He comes to the operating room late, greets no one, and berates the nurse for not setting up the stepstools the way he likes. He tells the resident she doesn’t know the anatomy and sighs when she adjusts her grip on a surgical tool. He slaps the hand of the medical student when she reaches for the retractor to pull back skin for a clearer view. The operating room is tense for hours. ‘I need a different clamp,’ he says at one point, ‘this one is too dull.’ ‘I’m on it,’ says the scrub nurse. ‘You’re not,’ he retorts, ‘or else it would already be in my hand.’ All of us adorned in blue scrubs and surgical caps stand on edge, braced against the next wrathful outburst. ‘I want to see the tip of my blades,’ the resident explains, staring intently at the monitors where her laparoscopic instruments have not quite come into view. ‘Just cut,’ the lead surgeon barks at her. By the end of the operation, the intern’s hand shakes as he sutures the wounds closed, to the beat of the running condescending commentary on his halting speed and less-than-perfect stitches.
One doesn’t have to work in a hospital long to experience or observe some form of disrespect. This is hardly a secret. The bullying culture of medicine has been widely written about and portrayed in popular media. In one study, published in 2012 and conducted over the course of 13 years at the David Geffen School of Medicine at the University of California, Los Angeles, more than 50 per cent of medical students across the US said they experienced some form of mistreatment. Behind closed doors, we share advice on whom to hang around and whom to avoid.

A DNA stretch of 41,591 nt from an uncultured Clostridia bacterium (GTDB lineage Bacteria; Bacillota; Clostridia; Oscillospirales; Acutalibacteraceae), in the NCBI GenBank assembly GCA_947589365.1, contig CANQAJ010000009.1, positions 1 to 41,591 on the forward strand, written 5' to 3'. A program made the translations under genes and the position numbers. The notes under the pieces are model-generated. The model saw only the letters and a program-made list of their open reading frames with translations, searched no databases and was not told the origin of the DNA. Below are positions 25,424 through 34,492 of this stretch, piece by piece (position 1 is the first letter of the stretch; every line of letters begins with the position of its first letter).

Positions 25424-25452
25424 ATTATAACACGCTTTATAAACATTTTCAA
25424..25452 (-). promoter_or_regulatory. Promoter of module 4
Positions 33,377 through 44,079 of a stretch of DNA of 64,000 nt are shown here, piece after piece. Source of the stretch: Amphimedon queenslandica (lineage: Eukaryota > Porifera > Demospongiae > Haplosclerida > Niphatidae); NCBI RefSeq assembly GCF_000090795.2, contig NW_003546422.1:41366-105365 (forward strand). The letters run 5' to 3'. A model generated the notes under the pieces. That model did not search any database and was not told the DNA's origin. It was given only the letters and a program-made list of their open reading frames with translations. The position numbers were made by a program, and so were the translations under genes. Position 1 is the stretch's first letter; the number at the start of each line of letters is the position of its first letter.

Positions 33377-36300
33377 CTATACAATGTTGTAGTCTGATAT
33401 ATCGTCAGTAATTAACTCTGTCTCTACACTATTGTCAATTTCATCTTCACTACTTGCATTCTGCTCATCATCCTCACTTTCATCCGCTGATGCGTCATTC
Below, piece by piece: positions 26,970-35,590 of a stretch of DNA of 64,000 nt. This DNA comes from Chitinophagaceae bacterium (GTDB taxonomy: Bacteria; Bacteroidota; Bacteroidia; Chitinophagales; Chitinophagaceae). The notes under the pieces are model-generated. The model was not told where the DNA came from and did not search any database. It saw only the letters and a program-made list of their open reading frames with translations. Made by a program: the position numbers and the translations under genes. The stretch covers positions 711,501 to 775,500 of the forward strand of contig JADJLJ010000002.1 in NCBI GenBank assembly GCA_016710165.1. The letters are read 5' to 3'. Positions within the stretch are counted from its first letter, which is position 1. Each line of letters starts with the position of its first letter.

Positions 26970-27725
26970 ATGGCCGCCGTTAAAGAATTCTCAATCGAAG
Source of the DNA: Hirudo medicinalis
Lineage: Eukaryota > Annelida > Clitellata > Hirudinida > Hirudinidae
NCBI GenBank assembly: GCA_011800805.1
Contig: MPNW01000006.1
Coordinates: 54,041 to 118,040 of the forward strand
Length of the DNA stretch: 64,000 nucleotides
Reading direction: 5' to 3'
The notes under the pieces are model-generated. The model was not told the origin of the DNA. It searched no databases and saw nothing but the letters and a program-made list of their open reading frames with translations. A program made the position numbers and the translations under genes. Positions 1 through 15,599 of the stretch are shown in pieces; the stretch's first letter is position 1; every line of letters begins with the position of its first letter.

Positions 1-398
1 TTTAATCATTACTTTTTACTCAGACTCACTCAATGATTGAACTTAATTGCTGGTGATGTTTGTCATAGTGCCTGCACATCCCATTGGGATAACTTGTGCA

At the start of my third year of medical school, when we would finally enter the hospital wards, we had an orientation: ‘Wear a raincoat,’ the doctor standing at the podium advised. I could expect to get rained on.
For the most part, I’ve been pleasantly surprised. The majority of doctors, nurses, and other health care professionals I’ve worked with have been courteous and respectful: strong teachers and compassionate caregivers. I have met colleagues whom I would feel honoured to work alongside in the future and mentors whom I’d want to treat my own family should they become ill. I’ve been amazed by residents who work 24-hour shifts and somehow still have the energy to teach those who do not yet know as much as they do. I both admire them and am grateful for them.
But there is a reason those orientation warnings exist. The surgeon who chides the nurse for her inability to be in two places at once? The nurse who snaps at the medical student for reading the patient’s chart the same moment she wants to write it in? They are a substantial, troubling minority, and they can set the mood for the rest.